Drinking patterns in America

I’ve been doing some research on medicinal alcohol for a new exhibit and came across the data for this graph-



I was surprised to see the huge fluctuation in the amount of beer consumed by Americans (yellow line), and also the sharp decrease in total alcohol consumed (red line) in the 1830s. What was going on?

In Mark Lender and James Martin’s book “Drinking in America: A History” (Free Press, 1987), I learned that the American colonists held on to the 17th century European belief that alcohol was good for you. It warmed you on cold nights, kept off chills and fevers, made hard work easier, aided digestion, and sustained one’s general health. It was a common practice to take “drams” at appointed hours during the day to remain healthy. It is true that at this time in many European cities, water was contaminated and unsafe to drink.  Alcohol was safer and even called “aqua vitae.”

In addition, if alcohol wasn’t used as medicine, it was often used a vehicle for medication. It was convenient and made the medication more palatable.

In 1790, a prominent American physician, Benjamin Rush, published the first medical study that suggested that constant overuse of alcohol could lead to disease and death. He correctly identified alcohol as an addictive agent and classified chronic drunkenness as a disease. You can read the full text of this groundbreaking work from the Medical Heritage Library.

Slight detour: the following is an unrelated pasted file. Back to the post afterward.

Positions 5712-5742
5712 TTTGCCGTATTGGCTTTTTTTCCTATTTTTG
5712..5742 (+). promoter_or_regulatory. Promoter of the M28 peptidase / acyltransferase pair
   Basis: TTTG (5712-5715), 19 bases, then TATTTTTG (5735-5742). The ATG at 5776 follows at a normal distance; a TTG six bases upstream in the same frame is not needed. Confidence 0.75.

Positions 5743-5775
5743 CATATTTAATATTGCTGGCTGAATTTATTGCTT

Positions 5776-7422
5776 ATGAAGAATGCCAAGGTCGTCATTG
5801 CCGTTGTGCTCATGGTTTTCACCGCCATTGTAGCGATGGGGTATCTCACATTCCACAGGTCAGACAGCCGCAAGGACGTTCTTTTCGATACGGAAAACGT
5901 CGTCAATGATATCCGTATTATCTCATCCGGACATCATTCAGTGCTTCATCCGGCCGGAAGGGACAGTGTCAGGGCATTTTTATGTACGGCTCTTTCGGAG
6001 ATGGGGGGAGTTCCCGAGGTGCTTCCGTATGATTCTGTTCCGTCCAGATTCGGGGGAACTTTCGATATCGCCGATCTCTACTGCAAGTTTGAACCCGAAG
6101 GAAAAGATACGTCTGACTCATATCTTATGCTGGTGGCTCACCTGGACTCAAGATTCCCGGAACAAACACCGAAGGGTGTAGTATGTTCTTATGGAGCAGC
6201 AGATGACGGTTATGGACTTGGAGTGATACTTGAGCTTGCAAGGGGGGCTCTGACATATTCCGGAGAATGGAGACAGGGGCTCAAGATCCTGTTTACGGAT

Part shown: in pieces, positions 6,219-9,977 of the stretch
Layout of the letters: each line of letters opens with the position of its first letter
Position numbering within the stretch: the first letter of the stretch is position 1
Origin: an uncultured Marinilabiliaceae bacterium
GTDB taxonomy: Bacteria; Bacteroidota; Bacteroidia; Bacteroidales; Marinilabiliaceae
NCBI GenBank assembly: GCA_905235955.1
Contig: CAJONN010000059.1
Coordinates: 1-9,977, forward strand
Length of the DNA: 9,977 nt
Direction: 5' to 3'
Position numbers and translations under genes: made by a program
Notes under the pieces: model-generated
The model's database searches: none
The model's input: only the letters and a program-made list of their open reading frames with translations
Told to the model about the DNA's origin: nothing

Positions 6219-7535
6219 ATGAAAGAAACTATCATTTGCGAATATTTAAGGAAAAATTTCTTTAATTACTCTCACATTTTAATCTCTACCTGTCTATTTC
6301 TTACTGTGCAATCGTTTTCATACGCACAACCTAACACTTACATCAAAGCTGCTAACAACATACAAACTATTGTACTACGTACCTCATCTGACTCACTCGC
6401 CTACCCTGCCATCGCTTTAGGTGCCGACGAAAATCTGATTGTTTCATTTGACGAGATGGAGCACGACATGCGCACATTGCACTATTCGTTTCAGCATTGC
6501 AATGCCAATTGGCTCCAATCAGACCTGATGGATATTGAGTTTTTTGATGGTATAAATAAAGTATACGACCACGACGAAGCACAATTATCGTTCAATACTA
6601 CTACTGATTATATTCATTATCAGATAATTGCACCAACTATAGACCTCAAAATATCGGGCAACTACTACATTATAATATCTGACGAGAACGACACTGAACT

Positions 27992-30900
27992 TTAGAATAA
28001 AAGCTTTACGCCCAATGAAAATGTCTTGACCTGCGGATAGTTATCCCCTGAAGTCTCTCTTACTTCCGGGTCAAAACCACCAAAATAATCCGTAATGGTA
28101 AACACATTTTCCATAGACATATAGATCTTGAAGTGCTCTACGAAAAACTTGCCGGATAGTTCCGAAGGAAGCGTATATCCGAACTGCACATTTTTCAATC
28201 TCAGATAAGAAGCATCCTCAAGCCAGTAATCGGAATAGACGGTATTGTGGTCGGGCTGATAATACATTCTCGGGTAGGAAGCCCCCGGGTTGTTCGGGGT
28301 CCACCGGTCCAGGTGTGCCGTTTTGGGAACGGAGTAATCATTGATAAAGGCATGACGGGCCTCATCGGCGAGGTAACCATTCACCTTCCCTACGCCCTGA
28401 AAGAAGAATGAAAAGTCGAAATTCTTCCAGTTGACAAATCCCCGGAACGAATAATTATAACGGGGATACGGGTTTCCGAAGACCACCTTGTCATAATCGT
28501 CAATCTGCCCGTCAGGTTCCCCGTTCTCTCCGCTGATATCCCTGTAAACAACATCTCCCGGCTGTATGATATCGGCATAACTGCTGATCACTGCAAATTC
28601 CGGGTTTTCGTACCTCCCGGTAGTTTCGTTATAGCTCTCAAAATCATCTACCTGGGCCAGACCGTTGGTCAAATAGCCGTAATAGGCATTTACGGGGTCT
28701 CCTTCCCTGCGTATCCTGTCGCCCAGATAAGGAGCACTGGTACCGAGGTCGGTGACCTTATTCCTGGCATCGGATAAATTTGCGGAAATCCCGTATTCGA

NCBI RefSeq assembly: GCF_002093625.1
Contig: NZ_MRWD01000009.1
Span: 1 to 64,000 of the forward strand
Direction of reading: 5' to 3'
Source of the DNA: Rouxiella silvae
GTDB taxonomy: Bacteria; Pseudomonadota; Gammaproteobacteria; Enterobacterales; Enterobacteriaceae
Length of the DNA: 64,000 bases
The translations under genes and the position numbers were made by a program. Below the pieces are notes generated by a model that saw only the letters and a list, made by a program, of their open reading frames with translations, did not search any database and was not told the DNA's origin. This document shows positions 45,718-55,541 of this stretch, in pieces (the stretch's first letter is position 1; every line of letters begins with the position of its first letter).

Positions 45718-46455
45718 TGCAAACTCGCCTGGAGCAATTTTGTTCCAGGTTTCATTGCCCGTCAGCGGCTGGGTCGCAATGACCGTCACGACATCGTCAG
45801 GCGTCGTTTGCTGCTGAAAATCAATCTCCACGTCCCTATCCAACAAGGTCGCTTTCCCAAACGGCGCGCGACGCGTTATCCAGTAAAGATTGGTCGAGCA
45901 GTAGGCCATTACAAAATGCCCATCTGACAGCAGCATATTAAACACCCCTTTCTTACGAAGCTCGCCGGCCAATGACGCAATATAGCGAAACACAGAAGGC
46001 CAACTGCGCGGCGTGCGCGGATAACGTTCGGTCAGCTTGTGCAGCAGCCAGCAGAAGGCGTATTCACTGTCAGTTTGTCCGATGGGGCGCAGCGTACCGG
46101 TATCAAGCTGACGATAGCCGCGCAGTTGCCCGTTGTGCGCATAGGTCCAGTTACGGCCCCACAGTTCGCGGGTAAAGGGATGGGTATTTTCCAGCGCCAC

Rush's Moral Thermometer showing the dangers of drinking alcohol
Rush’s Moral Thermometer showing the dangers of drinking alcohol, 1790

This research from respected member of the medical community added momentum to the pre-existing Temperance movement. I think that the drop in alcohol consumption in the 1830s can be attributed to the growing reach of the temperance movement. Some physicians probably began to question their use of alcohol as medicine (or the vehicle for it) during this time as well. Actually, the medical community continued to debate the merits of medicinal alcohol for the next 80 years!

Temperance was one of the social reforms that was pushed aside in the growing Abolition movement leading up the Civil War. That could be one of the causes of the increase in alcohol consumption in the 1850s and 1860s. The increase in beer consumption at this time is probably the result of an increase in immigration from Germany and eastern European countries.

For more information about medicinal alcohol during the early 20th century and Prohibition, see my previous blog post here.

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